Wednesday, December 9, 2009

fog series and love of exploration

pastel and watercolor on Uart

large value painting 20.5x21.5 on BFK

Monet  Branch of the Seine Near Giverny

As a child Monet was my favorite. Still he is one of my top twenty artists (dead ones)... especially his water paintings of the Seine and the waterlilies. When creating the top painting on location I couldn't help but think of him. This is a site where I have painted frequently in the past 4 years.  The paintings are large and small.  A few of them will be in my solo show in May (I need 32 paintings so I have saved a few special ones)
I love the way the fog sits on the water with the trees. On site I was able to get it. With the value painting I was not as successful. Temperature of color made to color version succeed .Warm near cool.  I think I will use the value painting as a grisaille, fix it and then paint on top. 
Later......After seeing it here and then posting it I can't stop thinking that I should work on it more before using the fixative. Did I ever say how much I love to paint and explore???...never a dull moment!


Double "D" said...

Good Morning B,
Both the grisaille and the color version have
their own beautiful qualities. The grisaille has a
much softer feeling which I like. The pastel version excites with the color temperatures complimenting each other. As you say your exploration will take you where you need to go. I think Monet would be proud of you. I know I am.
Your painting buddy.

loriann said...

Hi PB,
Thanks about both the color and grisaille. I think I will work a little more in the tree area in the value piece. I can't even put color on till I reach some satisfaction.
Your wonderful encouragement is always helpful... remember to feel free to critique as well, k?

Double "D" said...

OK, the part of the grisaille and the Monet that's strikes me most is how soft the edge of the trees are.
It seems to represent fog better than the hard edges in your color version. Also in the Monet piece the reflection is lighter than the actual trees which adds to the fog feel. I like the color version because of how bright it is. k?

loriann said...

Now we're talking PB. This I learn from:-) This is food for thought. You're wonderful!

SamArtDog said...

Your grisaille looks greenish/reddish which makes for a good complement. I don't do well with rules, so it's nice to see it doesn't have to be strictly gris, i.e., charcoal. I've used browns, even blues, but I like your combo a lot. Also like learning from DD's comments. Nice guy.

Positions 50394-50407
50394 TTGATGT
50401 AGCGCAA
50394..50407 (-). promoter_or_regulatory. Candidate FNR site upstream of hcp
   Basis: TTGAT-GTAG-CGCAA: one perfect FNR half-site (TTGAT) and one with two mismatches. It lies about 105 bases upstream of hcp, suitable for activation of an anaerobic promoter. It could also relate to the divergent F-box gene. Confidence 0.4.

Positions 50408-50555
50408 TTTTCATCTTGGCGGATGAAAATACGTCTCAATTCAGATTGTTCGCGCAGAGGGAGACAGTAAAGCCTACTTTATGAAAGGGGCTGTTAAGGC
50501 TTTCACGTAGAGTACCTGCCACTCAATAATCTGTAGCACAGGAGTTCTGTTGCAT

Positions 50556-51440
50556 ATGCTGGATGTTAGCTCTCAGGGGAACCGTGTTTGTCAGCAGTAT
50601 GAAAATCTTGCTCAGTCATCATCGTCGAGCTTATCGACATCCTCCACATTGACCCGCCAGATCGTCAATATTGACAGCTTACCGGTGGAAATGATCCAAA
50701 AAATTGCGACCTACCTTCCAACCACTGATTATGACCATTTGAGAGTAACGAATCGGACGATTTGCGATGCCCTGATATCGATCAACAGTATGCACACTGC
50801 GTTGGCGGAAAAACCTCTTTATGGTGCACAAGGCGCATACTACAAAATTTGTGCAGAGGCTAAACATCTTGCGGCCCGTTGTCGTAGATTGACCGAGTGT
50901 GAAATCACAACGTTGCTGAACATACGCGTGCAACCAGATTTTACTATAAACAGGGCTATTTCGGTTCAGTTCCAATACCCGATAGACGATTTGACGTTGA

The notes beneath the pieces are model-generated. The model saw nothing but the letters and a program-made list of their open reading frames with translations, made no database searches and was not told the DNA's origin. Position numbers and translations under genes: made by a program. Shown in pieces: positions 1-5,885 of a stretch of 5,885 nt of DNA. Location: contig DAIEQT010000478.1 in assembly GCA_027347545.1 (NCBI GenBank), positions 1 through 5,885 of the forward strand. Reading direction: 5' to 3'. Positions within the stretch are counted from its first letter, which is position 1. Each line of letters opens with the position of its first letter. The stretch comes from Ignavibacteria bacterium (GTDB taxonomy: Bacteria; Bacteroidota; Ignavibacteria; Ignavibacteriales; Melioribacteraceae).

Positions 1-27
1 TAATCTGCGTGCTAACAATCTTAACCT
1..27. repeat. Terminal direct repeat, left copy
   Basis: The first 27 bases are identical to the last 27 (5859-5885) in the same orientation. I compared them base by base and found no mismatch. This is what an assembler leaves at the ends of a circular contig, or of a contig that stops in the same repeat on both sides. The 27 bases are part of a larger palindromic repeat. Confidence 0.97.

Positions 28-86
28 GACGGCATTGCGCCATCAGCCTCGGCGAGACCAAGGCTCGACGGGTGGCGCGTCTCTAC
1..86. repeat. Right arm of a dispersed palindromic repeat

SamArtDog said...

And did you say FOG?!? Did you see Astrid's Dec.8th post? My o my o my.

loriann said...

Hi Sam.. you are right PB is a good guy. he's fun, supportive and so smart that he can offer a good critique. Check out his blog. Yes, I have been watching Astrid's beautiful ethereal fog paintings. So fine.

Jala Pfaff said...

Lovely palette! Light.

That Monet is great, I didn't know about it. Have you seen it in person?? It reminds me of Astrid's post today! You're all 3 on the same wavelength.

loriann said...

Hi Jala,
I have seen these beauties and many others in person. The one that is at the National Gallery- downtown is different....higher horizon, more green with yellow... no tree in the corner. I love the waterlies and search them out at the moma, the orangerie (ooolala) and in chicago. I can only hope to be on the same wavelength!

Brian McGurgan said...

Double D gave you great feedback here and I'd agree with it. I like both the color and value studies very much, although the grisaille reads to me more strongly as a foggy setting. I think that this is both because of the somewhat harder edges in the color version (as he noted) but also the warmth of color - particularly in the sky. That said, those greens, violets, and oranges are just gorgeous and it's a beautiful painting.

loriann said...

The painting was done as the fog was lifting ad the grisaille shows full fog. Keep working, eh?....that's today's work